No, you do not need to notify the Driver and Vehicle Standards Agency (DVSA) after passing your driving test. Once you pass your practical driving test, the examiner will handle the necessary paperwork and send your results to the DVLA (Driver and Vehicle Licensing Agency).

The DVLA will then process your application and issue your full driving licence. You should receive your full driving licence by post within three weeks of passing your test. If you haven’t received it after three weeks, you should contact the DVLA.

After passing your driving test, you will receive a pass certificate. The DVLA will then send your full driving licence to you by post, usually within three weeks. In the meantime, you can drive with your pass certificate.

Yes, you should inform your insurance company that you have passed your driving test. Your insurance policy may need to be updated, and your premiums could change now that you are a fully qualified driver.

Yes, you can start driving immediately after passing your test. As long as you have your pass certificate with you, you are legally allowed to drive while you wait for your full licence to arrive.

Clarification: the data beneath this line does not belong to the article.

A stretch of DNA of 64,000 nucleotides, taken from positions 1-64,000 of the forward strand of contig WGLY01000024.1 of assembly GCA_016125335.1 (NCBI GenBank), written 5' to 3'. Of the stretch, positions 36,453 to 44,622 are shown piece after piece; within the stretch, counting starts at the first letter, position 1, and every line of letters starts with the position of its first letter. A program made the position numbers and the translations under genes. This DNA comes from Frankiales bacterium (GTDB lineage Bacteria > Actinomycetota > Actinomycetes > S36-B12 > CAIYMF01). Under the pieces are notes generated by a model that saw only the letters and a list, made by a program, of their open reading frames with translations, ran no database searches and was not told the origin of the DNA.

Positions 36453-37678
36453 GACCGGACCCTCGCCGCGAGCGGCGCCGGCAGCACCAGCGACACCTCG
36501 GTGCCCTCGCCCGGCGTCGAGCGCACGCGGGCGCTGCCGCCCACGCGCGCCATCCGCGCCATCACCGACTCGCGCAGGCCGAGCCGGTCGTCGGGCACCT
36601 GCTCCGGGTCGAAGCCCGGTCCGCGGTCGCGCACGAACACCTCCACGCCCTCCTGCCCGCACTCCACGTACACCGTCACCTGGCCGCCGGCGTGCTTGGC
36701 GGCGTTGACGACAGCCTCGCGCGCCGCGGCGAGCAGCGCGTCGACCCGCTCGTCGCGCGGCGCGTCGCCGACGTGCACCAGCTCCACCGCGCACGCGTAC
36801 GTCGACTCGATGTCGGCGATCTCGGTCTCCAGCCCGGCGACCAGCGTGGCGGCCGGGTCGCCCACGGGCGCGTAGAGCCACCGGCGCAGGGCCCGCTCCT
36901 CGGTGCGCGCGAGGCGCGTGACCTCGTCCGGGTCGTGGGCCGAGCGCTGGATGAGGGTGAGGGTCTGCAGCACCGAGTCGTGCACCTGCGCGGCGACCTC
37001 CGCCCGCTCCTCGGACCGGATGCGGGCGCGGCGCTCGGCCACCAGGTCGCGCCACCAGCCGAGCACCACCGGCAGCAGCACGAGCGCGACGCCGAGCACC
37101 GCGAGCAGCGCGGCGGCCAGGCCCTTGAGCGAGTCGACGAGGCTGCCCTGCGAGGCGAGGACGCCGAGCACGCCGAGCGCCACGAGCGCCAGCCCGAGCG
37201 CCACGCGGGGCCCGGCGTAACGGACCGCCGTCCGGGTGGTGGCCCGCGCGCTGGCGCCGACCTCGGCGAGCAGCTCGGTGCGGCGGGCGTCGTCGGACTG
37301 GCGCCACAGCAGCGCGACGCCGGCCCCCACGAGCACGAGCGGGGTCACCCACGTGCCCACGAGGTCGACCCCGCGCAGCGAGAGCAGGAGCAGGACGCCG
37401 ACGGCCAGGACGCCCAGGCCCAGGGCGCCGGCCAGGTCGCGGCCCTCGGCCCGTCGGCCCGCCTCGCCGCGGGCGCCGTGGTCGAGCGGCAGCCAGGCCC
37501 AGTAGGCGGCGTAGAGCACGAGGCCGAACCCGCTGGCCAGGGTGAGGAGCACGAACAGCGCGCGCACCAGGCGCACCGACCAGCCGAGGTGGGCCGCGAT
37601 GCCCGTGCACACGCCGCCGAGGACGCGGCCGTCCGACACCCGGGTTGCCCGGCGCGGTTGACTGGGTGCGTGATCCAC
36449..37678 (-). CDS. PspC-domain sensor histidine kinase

Once you have passed your driving test, you must remove or cover your L plates. Continuing to display them when you are no longer a learner can lead to legal issues and confusion for other drivers.

Using P plates is optional, but it is recommended for new drivers. P plates indicate to other road users that you have recently passed your test and may need extra patience and understanding as you gain experience.

Consider taking a Pass Plus course or additional driving lessons. These can help improve your skills, boost your confidence, and may even reduce your insurance premiums.

Pass Plus covers advanced driving techniques and situations not typically included in standard lessons.

Generally, there are no specific restrictions on your driving after passing the test, but it’s important to continue driving safely and responsibly.

However, if you are under 21 or have been driving for less than two years, you must be particularly careful not to accumulate six or more penalty points, as this can lead to your licence being revoked.

Yes, you can drive on motorways immediately after passing your test. If you are nervous about motorway driving, consider taking additional lessons with an instructor to build your confidence and skills in this area.

To get a Pass Plus certificate, you need to complete a Pass Plus course with an approved driving instructor.

The course consists of at least six hours of training and covers topics like motorway driving, night driving, and driving in various weather conditions. After completing the course, you will receive a certificate.

If you lose your pass certificate before your full licence arrives, contact the DVSA (Driver and Vehicle Standards Agency) as soon as possible. They will provide guidance on how to proceed and may issue a replacement certificate if necessary.